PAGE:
FIG. 4 depicts the Micro-Raman spectra of the Sn/C composite film of FIG. 2 recorded at 488 and 632.8 nm excitation wavelength.
FIG. 5 (a) is a Dark-field TEM image of the same Sn/C composite deposited by MPCVD, and FIG. 5 (b) a diagram of Sn particle size distribution in the Sn/C composite.
FIG. 6 is an HRTEM image of the same Sn/C nano-composite synthesized by MPCVD according to the instant invention.
FIG. 7 (a) is a first cyclic voltammetry scan of the Sn/C nanocomposite anode. Scan speed rate was 0.1 mVs-1 and FIG. 7 (b) first two galvanostatic cycles of the Sn/C electrode at 1 C rate.
FIG. 8 (a) is a plot of discharge capacity of the Sn/C thin film nanocomposite anode during long term cycling at room temperature at 1 C rate, and Figure (b) a plot of discharge capacity of the Sn/C anode at different rates (the electrode charged at C/10 prior to discharge at given rate).
The present invention provides a method for utilizing plasma technology and microwave electromagnetic radiation to manufacture metal-carbon composites, and particularly tin-carbon composites without the need for processing at high temperatures. These carbon-metal composites may be deposited as powders or directly onto supporting substrates as films, and have particular applicability as electrodes in lithium-ion batteries.
According to one aspect of the invention, microwave plasma chemical vapor deposition is used to form highly-conductive tin-carbon metal composite films. This is achieved by introducing a tin-containing organic precursor into a sealed reaction chamber, and in the presence of a supporting substrate subjecting the precursor compound to a controlled exposure to microwave energy. Prior to the deposition process the reactor is purged with a noble gas such as argon (Ar) and evacuated to low pressure (1.2×10-1 Ton). The microwave application causes an Ar-plasma to form in the chamber, which in turn causes the precursor material to simultaneously evaporate and pyrolize to form both a carbonaceous and a Sn material, the combination depositing as a thin film onto the supporting substrate. As deposited, the Sn/C composite is in the faun of a 3D array of graphitic carbon decorated with uniformly distributed Sn nanoparticles.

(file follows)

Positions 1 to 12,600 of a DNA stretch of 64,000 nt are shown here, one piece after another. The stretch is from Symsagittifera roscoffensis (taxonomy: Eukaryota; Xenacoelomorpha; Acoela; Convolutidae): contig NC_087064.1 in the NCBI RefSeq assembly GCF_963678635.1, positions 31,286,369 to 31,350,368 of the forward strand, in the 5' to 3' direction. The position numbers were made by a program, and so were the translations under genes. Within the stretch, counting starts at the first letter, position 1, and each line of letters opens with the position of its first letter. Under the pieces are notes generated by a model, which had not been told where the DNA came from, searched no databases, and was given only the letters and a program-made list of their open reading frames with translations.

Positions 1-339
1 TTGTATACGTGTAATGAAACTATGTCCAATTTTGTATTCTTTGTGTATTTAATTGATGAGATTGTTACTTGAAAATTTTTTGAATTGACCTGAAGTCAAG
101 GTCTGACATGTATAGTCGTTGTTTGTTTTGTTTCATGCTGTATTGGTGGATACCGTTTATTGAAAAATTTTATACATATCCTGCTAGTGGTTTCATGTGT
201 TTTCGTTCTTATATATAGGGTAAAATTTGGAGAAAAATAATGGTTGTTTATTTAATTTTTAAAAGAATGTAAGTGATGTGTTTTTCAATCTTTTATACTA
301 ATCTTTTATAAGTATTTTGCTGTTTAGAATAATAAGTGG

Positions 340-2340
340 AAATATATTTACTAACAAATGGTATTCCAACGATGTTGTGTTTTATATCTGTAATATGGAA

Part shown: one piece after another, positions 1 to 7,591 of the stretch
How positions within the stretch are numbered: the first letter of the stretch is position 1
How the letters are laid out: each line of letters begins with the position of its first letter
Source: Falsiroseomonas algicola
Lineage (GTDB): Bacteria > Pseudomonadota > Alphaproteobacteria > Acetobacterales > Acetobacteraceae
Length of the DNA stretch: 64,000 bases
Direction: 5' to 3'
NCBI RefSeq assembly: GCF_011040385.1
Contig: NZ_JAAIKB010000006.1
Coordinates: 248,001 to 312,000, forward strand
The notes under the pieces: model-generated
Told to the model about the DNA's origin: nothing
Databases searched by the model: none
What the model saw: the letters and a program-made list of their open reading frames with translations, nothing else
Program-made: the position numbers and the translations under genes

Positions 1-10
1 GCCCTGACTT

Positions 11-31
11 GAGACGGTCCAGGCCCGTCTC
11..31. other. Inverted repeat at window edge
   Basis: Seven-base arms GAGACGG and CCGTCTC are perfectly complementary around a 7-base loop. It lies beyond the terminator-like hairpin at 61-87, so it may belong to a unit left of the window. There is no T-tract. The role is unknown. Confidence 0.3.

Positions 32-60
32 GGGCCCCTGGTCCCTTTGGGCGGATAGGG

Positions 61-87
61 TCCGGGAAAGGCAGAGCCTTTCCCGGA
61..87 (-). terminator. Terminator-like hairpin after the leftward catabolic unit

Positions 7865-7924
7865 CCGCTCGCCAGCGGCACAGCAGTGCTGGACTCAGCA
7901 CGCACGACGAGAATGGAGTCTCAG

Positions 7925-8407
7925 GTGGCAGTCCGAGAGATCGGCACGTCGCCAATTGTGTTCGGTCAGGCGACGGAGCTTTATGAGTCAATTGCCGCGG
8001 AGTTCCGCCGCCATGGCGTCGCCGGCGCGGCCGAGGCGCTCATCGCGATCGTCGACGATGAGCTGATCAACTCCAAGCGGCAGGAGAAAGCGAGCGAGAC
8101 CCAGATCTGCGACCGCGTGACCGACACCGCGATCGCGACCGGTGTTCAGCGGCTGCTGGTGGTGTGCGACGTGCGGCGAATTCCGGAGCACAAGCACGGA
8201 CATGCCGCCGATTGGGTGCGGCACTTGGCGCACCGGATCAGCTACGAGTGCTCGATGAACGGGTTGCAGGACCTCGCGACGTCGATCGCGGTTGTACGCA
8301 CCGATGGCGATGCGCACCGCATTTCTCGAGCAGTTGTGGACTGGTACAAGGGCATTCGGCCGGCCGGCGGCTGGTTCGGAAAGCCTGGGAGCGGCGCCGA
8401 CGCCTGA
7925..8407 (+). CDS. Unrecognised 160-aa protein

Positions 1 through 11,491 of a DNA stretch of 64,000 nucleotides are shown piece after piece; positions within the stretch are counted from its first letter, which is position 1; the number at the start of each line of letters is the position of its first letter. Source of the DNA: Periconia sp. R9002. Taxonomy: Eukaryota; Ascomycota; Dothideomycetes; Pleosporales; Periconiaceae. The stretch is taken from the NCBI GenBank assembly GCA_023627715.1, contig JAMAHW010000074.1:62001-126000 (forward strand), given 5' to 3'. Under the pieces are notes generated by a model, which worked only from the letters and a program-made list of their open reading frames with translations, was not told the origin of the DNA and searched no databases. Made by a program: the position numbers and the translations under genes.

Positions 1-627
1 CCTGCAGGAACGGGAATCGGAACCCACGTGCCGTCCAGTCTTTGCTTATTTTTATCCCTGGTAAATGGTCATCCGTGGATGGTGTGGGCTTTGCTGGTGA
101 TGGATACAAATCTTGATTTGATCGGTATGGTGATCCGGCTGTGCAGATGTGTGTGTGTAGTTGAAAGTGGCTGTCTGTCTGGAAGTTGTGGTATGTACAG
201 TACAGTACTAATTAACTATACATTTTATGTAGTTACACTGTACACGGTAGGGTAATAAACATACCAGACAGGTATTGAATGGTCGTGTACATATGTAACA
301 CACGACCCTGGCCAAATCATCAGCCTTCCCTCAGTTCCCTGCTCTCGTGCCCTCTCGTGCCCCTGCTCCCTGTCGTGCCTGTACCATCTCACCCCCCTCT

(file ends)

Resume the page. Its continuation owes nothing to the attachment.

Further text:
FIG. 1 illustrates an exemplary embodiment of an apparatus useful for carrying out the method of this invention. Therein depicted is a cross-sectional view of a reactor cell 100, the reactor cell consisting of two cylindrical segments 110, 120. The cylindrical segments 110, 120 can be made of any material suitable for use in both vacuum and microwave environments. In one arrangement, the cylindrical segments 110, 120 are made of Pyrex® glass. In another arrangement, the cylindrical segments 110, 120 are made of a quartz glass. Each cylindrical segment 110, 120 is fitted with a vacuum valve 112, 122, respectively, at one end and a collar 114, 124, respectively, with an O-ring fitting at the other. To assemble the reactor cell 100, the two collars 114, 124 of the cylindrical segments 110, 120, respectively, are pressed together with O-ring 125 fitted between. The two collars 114, 124 are held tightly together by a rubber clamp (not shown).
Prior to assembling the reactor cell 100, both the Sn--C precursor 128 and substrate 130 are placed in cylindrical segment 110. The substrate 130 can be made of any material suitable for use in vacuum and microwave conditions and on which a conductive tin-carbon film is desired. The substrate 130 can be a continuous solid, solid pieces, or in the form of a foil, powder or granules. Examples of suitable substrates 130 include conductive substrates such as aluminum or copper foil, silicon wafers, glass plates, polycarbonates, fluorinated Teflon-like plastics, and the like. The tin organo metallic precursor is then introduced into the segment 110 or into the segment 120 and placed in the vicinity of the substrate 130.